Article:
Reader revenue and sponsored content — accelerated by mission-minded brands during the COVID-19 pandemic — are becoming steady and growing pieces of the revenue pie chart for local publishers.
At the Mather Media Revenue Symposium in Atlanta in March, Vince Johnson, publisher of The Sumter Item, and Dana Peck, director of digital solutions at The AFRO, shared that both reader revenue and sponsored content have been growing sources of revenue for their respective media companies. Furthermore, they said they expect that growth to continue in the next five years.
At The Item, Johnson said the team was determined to grow reader revenue by focusing on two key areas: improving the checkout flow for digital subscriptions and explaining the value of the newsroom’s work to readers.
“‘We tell the stories that would otherwise go untold’ is what we’re constantly telling and pitching to our community,” he said.
Last year, roughly 25 percent of The Item’s total revenue came from print and digital subscriptions. Digital subscriptions have been growing for The Item since 2020.
For The AFRO, growing reader revenue was more about connecting with younger audiences who weren’t familiar with the brand, Peck said.
The team decided to lean into a legacy message and use the tagline, “We’re still here” in a lot of its marketing.
The team celebrated The AFRO’s recent 130th anniversary by developing a cookbook highlighting historic recipes. To reach new audiences, team members also developed an accompanying cooking show that was broadcast live on Facebook and Instagram.
The cookbook was packaged with The AFRO’s membership program, which was launched during COVID. They acquired a record number of memberships during their anniversary campaign in 2022. Reader revenue, which they did not have before, now makes up 2% of overall revenue.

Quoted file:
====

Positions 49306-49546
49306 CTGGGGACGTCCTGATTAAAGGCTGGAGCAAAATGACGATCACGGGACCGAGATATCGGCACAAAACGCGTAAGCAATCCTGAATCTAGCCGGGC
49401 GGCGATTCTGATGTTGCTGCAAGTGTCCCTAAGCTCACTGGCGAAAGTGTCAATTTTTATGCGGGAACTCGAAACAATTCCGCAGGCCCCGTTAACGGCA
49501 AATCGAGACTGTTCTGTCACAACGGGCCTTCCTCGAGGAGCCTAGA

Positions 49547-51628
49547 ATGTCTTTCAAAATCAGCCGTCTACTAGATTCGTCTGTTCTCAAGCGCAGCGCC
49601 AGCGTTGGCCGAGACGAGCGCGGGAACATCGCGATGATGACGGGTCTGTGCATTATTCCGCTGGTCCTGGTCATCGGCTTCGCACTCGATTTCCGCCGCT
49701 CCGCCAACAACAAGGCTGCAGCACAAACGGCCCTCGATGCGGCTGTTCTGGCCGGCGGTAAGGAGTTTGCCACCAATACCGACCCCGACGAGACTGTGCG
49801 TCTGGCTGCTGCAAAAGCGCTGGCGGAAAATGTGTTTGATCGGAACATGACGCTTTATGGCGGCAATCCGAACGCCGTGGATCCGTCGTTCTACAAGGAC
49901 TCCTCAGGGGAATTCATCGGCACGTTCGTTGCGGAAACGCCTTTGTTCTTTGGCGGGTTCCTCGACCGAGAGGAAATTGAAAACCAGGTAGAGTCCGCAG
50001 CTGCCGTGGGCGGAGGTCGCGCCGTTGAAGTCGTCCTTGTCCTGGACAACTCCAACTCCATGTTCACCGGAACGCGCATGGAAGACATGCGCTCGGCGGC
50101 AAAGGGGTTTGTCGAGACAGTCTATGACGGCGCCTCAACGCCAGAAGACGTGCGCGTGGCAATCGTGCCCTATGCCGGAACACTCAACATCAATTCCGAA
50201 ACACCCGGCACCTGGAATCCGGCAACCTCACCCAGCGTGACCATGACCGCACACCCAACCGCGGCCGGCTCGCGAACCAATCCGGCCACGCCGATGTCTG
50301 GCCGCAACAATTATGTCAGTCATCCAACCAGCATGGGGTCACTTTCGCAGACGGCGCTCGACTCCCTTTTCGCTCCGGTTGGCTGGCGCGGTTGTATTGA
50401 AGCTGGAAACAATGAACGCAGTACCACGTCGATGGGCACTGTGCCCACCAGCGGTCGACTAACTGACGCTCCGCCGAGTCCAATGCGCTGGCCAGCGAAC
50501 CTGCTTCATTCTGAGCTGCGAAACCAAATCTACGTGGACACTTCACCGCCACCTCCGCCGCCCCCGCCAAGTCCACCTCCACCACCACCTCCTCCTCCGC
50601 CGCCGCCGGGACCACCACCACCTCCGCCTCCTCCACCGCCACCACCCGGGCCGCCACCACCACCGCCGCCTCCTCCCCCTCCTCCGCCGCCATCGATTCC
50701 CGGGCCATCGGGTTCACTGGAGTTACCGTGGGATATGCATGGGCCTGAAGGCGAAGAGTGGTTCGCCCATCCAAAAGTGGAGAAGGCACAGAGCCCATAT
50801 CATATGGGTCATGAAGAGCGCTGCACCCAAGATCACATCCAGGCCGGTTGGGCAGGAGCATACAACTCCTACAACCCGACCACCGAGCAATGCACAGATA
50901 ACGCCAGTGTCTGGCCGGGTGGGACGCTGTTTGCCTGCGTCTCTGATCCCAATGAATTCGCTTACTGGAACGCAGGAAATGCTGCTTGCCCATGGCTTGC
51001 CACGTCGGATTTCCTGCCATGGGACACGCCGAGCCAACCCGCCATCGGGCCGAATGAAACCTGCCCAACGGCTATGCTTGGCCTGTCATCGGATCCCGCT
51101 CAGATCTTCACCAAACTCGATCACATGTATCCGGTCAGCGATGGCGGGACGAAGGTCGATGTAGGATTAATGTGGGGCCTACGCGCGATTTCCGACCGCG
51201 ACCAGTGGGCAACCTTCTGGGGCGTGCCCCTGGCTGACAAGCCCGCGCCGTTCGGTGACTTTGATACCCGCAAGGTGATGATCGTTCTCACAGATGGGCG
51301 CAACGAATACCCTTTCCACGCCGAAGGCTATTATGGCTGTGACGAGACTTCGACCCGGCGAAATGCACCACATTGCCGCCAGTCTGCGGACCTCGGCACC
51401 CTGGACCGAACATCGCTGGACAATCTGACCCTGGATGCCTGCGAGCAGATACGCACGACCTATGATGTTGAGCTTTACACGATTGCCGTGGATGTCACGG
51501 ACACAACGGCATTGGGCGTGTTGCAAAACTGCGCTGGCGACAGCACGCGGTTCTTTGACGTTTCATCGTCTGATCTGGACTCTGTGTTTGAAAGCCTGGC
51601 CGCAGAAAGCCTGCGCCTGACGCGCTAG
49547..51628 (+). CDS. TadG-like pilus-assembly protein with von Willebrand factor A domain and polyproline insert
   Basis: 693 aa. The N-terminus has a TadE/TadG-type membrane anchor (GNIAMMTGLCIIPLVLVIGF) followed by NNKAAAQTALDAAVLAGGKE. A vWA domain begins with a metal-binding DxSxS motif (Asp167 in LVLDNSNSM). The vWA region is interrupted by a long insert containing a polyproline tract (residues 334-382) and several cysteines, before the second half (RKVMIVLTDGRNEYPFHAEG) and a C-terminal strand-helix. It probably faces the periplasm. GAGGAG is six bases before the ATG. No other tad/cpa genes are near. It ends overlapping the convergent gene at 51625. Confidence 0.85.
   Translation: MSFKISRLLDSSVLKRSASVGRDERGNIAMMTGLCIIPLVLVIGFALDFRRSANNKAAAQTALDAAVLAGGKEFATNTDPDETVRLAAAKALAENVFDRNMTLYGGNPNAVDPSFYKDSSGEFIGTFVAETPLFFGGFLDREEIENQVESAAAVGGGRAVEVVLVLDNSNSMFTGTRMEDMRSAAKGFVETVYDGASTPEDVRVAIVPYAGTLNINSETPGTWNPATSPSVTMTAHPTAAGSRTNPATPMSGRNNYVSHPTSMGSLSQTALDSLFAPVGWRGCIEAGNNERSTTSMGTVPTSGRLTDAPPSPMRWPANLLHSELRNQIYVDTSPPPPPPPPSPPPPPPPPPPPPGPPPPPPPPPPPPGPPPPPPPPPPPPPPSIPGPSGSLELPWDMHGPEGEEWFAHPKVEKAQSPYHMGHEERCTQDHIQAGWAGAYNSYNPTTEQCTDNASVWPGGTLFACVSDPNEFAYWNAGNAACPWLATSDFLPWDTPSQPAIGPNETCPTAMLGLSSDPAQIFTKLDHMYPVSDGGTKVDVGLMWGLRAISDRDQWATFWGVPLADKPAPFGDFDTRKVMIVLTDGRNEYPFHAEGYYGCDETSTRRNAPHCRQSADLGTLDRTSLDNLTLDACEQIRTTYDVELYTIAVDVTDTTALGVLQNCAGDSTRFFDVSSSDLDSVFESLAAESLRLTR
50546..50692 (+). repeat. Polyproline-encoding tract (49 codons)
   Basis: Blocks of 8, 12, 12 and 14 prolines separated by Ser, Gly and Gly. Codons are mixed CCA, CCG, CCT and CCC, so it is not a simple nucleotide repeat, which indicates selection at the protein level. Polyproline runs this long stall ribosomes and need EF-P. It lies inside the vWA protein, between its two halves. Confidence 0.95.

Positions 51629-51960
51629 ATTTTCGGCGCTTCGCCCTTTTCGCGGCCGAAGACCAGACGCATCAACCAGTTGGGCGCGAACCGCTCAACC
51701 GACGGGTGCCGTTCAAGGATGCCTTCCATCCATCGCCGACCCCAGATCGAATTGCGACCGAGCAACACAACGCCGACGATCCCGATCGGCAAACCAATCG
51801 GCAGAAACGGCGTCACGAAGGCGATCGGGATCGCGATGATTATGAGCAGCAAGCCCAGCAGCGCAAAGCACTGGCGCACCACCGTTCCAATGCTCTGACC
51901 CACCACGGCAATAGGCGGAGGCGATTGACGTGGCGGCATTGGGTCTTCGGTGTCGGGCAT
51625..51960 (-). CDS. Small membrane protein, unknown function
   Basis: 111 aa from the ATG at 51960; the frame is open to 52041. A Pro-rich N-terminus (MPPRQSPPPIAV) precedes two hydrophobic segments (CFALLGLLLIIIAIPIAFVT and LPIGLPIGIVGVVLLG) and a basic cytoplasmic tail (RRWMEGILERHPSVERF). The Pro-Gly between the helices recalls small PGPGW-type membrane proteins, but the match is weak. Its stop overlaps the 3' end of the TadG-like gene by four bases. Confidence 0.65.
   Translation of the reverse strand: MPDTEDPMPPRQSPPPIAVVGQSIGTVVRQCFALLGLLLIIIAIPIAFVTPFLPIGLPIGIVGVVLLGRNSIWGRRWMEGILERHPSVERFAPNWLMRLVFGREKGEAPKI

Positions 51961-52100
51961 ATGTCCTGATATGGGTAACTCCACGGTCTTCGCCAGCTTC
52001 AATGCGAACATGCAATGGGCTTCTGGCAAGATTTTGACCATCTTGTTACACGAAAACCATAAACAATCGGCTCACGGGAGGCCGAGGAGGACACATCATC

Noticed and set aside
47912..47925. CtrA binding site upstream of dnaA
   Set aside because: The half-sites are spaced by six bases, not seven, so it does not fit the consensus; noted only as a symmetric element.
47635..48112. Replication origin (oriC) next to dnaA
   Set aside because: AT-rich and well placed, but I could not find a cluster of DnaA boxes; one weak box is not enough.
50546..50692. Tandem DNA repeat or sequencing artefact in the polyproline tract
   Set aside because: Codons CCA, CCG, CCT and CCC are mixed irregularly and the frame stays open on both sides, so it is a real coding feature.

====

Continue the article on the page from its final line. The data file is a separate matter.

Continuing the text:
The AFRO has also been able to leverage its longtime community connections to develop custom sponsored campaigns focused on health outreach in the African-American community. Team members launched partnerships with Johns Hopkins University and Biogen that were focused on awareness around health issues.
Sponsored content now makes up 18 percent of their revenue — a huge growth area in the last five years, Peck said.
Pitching sponsored campaigns to a brand is different from a traditional advertising pitch, she said. The team leans into the trust that the audience has with the brand, which is known as “The Black Media Authority.”
“We’re doing a lot of packaging, not just putting articles on afro.com, but then adding social. Also, our live events allow us to be creative,” she said.
In Sumter, Johnson said sponsored content can be mission-driven, such as a campaign with the county to clean up litter. Businesses like celebrating high school athletes, so they are likely to sign up for sponsorships of events and contests recognizing them.
At the start of every event the Sumter team hosts, Johnson said most team members worry that no one will show up; instead, the events are always sold out and draw 400-600 people.
Peck expects to see growth in reader revenue and sponsored content as more brands realize they can turn to a legacy publisher to help tell a story, like what happened with Biogen.
“We just brought our creativity to it, because they understand that we could do that,” she said.
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